Recent work has introduced an important yet relatively under-explored NLP task called Semantic Overlap Summarization (SOS) that entails generating a summary from multiple alternative narratives which conveys the common information provided by those narratives. Previous work also published a benchmark dataset for this task by collecting 2,925 alternative narrative pairs from the web and manually annotating 411 different reference summaries by engaging human annotators. In this paper, we exclusively focus on the automated evaluation of the SOS task using the benchmark dataset. More specifically, we first use the popular ROUGE metric from text-summarization literature and conduct a systematic study to evaluate the SOS task. Our experiments discover that ROUGE is not suitable for this novel task and therefore, we propose a new sentence-level precision-recall style automated evaluation metric, called SEM-F1 (Semantic F1). It is inspired by the benefits of the sentence-wise annotation technique using overlap labels reported by the previous work. Our experiments show that the proposed SEM-F1 metric yields a higher correlation with human judgment and higher inter-rater agreement compared to the ROUGE metric.
Semantic Overlap Summarization (SOS) is a novel and relatively under-explored seq-to-seq task which entails summarizing common information from multiple alternate narratives. One of the major challenges for solving this task is the lack of existing datasets for supervised training. To address this challenge, we propose a novel data augmentation technique, which allows us to create large amount of synthetic data for training a seq-to-seq model that can perform the SOS task. Through extensive experiments using narratives from the news domain, we show that the models fine-tuned using the synthetic dataset provide significant performance improvements over the pre-trained vanilla summarization techniques and are close to the models fine-tuned on the golden training data; which essentially demonstrates the effectiveness of out proposed data augmentation technique for training seq-to-seq models on the SOS task.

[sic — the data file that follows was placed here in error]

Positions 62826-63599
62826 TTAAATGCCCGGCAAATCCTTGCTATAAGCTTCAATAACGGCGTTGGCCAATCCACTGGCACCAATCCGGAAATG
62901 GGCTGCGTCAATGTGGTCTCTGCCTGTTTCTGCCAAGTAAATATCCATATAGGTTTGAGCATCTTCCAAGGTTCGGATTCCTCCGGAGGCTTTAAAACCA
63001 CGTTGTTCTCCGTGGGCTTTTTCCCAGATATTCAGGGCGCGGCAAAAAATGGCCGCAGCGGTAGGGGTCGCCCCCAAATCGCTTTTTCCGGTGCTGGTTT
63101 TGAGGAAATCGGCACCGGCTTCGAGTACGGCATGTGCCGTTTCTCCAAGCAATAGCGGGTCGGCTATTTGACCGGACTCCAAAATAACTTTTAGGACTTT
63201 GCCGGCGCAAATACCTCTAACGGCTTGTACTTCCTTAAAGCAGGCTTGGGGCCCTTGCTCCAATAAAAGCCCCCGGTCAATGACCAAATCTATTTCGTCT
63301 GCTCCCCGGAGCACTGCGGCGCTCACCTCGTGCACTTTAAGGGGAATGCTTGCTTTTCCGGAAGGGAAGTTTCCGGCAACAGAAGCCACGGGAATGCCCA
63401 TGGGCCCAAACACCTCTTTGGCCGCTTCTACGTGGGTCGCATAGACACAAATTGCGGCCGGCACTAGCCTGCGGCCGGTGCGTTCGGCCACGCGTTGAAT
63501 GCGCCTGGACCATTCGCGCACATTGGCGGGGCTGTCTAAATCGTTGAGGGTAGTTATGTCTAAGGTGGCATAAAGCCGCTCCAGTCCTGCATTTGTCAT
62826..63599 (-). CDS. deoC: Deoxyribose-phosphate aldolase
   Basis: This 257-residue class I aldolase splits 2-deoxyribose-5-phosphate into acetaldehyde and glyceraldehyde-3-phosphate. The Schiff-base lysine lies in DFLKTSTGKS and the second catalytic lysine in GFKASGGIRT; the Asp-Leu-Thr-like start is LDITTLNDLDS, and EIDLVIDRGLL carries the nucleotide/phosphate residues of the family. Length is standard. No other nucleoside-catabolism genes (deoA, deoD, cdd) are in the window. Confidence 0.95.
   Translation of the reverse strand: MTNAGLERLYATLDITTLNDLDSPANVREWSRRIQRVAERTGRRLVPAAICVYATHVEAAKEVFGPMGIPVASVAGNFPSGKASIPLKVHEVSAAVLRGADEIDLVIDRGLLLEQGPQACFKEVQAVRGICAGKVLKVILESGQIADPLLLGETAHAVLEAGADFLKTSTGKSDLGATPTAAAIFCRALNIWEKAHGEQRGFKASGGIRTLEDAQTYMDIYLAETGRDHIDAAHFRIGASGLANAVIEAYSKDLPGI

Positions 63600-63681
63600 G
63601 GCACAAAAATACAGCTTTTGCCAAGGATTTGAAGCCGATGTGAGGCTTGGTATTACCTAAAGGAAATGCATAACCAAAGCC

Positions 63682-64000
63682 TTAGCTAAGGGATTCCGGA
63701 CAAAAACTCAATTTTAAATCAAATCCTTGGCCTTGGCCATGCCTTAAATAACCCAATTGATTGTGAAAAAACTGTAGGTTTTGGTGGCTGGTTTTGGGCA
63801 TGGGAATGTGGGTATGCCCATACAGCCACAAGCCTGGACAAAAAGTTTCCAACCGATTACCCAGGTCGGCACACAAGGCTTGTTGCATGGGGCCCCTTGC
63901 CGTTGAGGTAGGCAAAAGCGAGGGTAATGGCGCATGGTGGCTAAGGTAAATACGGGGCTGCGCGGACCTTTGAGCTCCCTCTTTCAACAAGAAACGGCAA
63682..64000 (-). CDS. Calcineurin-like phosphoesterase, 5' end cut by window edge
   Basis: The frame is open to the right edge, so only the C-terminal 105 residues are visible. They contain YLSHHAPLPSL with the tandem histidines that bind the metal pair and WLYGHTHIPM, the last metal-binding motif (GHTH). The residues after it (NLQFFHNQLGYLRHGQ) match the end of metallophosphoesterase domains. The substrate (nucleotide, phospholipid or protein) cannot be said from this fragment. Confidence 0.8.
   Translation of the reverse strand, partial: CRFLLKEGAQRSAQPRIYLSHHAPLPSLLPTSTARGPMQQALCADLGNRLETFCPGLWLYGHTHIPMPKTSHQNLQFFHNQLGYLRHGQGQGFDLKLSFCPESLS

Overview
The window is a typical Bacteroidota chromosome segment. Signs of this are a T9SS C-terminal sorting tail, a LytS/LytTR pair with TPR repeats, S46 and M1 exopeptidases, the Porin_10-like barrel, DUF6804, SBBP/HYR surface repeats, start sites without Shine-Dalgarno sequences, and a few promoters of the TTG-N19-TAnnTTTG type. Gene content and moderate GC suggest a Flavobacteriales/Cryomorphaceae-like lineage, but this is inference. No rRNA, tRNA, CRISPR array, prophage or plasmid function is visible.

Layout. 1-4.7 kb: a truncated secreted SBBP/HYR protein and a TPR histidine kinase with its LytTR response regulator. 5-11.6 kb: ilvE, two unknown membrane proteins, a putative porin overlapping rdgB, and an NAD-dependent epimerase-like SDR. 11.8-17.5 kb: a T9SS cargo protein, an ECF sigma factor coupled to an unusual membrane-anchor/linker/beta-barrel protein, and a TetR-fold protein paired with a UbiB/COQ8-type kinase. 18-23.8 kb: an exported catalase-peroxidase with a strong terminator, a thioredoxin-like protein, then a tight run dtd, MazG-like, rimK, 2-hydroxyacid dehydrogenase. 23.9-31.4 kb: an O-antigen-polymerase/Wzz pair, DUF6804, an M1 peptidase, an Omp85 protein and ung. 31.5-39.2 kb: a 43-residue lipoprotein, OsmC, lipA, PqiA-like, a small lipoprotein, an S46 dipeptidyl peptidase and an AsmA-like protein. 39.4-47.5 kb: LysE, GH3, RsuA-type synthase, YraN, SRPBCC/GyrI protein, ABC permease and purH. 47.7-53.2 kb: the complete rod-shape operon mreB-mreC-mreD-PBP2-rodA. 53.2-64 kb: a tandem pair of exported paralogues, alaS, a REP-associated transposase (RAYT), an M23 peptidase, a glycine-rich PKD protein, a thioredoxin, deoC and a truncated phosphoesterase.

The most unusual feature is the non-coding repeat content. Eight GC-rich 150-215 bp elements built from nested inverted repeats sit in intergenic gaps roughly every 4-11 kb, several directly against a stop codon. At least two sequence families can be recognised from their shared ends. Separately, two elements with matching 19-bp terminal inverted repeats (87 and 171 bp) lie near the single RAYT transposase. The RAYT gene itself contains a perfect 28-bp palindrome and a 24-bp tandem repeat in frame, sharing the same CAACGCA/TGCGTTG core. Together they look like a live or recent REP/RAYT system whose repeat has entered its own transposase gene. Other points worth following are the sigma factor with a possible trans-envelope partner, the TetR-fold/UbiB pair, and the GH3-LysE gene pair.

In this paper, we introduce an important yet relatively unexplored NLP task called Semantic Overlap Summarization (SOS), which entails generating a single summary from multiple alternative narratives which can convey the common information provided by those narratives. As no benchmark dataset is readily available for this task, we created one by collecting 2,925 alternative narrative pairs from the web and then, went through the tedious process of manually creating 411 different reference summaries by engaging human annotators. As a way to evaluate this novel task, we first conducted a systematic study by borrowing the popular ROUGE metric from text-summarization literature and discovered that ROUGE is not suitable for our task. Subsequently, we conducted further human annotations to create 200 document-level and 1,518 sentence-level ground-truth overlap labels. Our experiments show that the sentence-wise annotation technique with three overlap labels, i.e., Absent (A), Partially-Present (PP), and Present (P), yields a higher correlation with human judgment and higher inter-rater agreement compared to the ROUGE metric.
It has been the norm for a long time to evaluate automated summarization tasks using the popular ROUGE metric. Although several studies in the past have highlighted the limitations of ROUGE, researchers have struggled to reach a consensus on a better alternative until today. One major limitation of the traditional ROUGE metric is the lack of semantic understanding (relies on direct overlap of n-grams). In this paper, we exclusively focus on the extractive summarization task and propose a semantic-aware nCG (normalized cumulative gain)-based evaluation metric (called Sem-nCG) for evaluating this task. One fundamental contribution of the paper is that it demonstrates how we can generate more reliable semantic-aware ground truths for evaluating extractive summarization tasks without any additional human intervention. To the best of our knowledge, this work is the first of its kind. We have conducted extensive experiments with this new metric using the widely used CNN/DailyMail dataset. Experimental results show that the new Sem-nCG metric is indeed semantic-aware, shows higher correlation with human judgement (more reliable) and yields a large number of disagreements with the original ROUGE metric (suggesting that ROUGE often leads to inaccurate conclusions also verified by humans).